History and Development of The Tychonic System
Tycho's system was foreshadowed, in part, by that of Martianus Capella, who described a system in which Mercury and Venus are placed on epicycles around the Sun, which circles the Earth. Copernicus, who cited Capella's theory, even mentioned the possibility of an extension in which the other three of the six known planets would also circle the Sun. In the 15th century, his work was anticipated by Nilakantha Somayaji, an Indian astronomer of the Kerala school of astronomy and mathematics, who first presented a geoheliocentric system where all the planets (Mercury, Venus, Mars, Jupiter and Saturn) orbit the Sun, which in turn orbits the Earth.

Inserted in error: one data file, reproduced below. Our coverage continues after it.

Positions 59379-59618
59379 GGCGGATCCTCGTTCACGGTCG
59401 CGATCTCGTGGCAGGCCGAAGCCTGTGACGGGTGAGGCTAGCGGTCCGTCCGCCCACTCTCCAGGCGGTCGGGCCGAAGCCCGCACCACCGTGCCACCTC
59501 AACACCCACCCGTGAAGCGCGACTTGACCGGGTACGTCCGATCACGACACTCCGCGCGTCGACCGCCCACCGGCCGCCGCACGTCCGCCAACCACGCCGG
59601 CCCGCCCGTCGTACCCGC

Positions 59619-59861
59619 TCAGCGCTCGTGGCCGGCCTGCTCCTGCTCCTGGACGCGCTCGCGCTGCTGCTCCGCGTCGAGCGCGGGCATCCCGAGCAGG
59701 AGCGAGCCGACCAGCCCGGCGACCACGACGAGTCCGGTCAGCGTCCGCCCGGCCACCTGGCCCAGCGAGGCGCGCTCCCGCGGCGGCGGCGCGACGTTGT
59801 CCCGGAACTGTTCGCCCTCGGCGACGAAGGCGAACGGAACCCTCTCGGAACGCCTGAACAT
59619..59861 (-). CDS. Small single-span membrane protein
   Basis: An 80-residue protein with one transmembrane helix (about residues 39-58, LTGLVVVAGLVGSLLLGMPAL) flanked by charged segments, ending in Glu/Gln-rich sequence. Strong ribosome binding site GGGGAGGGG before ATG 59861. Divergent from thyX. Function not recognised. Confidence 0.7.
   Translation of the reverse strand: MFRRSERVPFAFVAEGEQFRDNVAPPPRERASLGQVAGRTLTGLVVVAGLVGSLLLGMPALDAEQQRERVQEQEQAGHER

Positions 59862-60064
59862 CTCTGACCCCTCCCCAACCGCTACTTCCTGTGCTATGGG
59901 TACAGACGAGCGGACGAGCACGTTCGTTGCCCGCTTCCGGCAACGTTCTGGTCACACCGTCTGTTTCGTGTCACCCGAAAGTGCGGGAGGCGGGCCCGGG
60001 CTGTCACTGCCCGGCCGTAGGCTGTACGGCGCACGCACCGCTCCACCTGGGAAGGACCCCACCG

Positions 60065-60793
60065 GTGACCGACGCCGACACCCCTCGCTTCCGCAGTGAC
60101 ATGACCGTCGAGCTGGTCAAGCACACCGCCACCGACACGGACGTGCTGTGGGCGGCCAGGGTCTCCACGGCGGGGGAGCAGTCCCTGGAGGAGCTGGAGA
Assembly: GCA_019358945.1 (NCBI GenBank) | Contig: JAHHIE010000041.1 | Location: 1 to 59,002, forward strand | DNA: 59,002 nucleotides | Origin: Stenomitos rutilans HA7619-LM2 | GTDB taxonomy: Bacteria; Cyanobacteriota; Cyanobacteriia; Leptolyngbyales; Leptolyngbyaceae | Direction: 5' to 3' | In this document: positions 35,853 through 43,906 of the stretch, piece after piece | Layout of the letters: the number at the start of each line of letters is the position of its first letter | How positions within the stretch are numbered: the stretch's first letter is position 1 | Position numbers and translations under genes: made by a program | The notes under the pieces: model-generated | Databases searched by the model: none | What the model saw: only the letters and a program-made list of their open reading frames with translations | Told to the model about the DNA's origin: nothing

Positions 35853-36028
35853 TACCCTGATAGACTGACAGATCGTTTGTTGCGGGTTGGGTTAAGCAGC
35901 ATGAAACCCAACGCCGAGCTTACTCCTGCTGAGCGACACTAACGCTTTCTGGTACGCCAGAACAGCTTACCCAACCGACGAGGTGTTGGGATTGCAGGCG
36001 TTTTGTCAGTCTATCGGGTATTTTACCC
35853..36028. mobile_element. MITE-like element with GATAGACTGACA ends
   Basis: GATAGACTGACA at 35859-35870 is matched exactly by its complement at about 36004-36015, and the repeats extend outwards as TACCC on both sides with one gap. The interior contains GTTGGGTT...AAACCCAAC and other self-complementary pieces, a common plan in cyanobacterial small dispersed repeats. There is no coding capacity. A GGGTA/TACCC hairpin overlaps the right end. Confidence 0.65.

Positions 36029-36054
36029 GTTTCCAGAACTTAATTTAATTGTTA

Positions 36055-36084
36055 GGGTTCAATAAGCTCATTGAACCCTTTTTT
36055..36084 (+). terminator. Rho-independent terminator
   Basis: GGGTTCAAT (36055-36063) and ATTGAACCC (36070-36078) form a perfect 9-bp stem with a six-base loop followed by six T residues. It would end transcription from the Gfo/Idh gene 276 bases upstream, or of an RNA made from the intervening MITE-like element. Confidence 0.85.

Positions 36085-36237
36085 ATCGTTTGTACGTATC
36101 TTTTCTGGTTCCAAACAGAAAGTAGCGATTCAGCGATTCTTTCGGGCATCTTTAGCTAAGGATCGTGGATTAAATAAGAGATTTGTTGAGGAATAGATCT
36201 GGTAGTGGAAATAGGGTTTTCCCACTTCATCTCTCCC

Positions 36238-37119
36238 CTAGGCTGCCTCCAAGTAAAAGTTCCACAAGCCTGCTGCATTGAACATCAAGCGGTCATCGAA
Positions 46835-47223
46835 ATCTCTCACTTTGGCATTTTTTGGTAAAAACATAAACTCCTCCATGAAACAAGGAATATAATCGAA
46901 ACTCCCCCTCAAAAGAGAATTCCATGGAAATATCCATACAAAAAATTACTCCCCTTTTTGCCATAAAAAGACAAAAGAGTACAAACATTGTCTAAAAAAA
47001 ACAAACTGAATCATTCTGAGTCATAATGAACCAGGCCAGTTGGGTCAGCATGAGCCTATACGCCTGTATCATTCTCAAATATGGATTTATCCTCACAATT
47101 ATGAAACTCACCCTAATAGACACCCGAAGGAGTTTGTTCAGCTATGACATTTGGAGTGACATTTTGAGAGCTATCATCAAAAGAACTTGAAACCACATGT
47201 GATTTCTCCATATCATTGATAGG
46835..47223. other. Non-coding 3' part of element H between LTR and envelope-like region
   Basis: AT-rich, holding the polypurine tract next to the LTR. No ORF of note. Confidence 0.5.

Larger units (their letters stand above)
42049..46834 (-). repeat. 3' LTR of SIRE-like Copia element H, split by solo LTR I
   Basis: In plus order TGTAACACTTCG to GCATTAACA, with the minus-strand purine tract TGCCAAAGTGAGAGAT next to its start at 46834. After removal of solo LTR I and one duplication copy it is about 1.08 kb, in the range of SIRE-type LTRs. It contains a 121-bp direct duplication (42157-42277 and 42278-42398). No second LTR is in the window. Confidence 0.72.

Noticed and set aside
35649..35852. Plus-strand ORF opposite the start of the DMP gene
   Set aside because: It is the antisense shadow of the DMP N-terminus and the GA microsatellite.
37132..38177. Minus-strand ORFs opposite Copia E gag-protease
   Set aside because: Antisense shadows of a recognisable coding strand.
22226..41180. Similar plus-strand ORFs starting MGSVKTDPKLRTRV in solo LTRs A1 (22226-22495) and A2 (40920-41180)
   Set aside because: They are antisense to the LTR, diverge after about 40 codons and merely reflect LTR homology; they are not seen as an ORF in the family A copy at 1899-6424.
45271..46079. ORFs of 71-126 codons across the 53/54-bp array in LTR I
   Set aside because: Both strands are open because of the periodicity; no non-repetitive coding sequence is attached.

The Tychonic system became a major competitor with the Copernican system as an alternative to the Ptolemaic. After Galileo's observation of the phases of Venus in 1610, most cosmological controversy then settled on variations of the Tychonic and Copernican systems. In a number of ways, the Tychonic system proved philosophically more intuitive than the Copernican system, as it reinforced commonsense notions of how the Sun and the planets are mobile while the Earth is not. Additionally, a Copernican system would suggest the ability to observe stellar parallax, which could not be observed until the 19th century. On the other hand, because of the intersecting deferents of Mars and the Sun (see diagram), it went against the Ptolemaic and Aristotelian notion that the planets were placed within nested spheres. Tycho and his followers revived the ancient Stoic philosophy instead, since it used fluid heavens which could accommodate intersecting circles.
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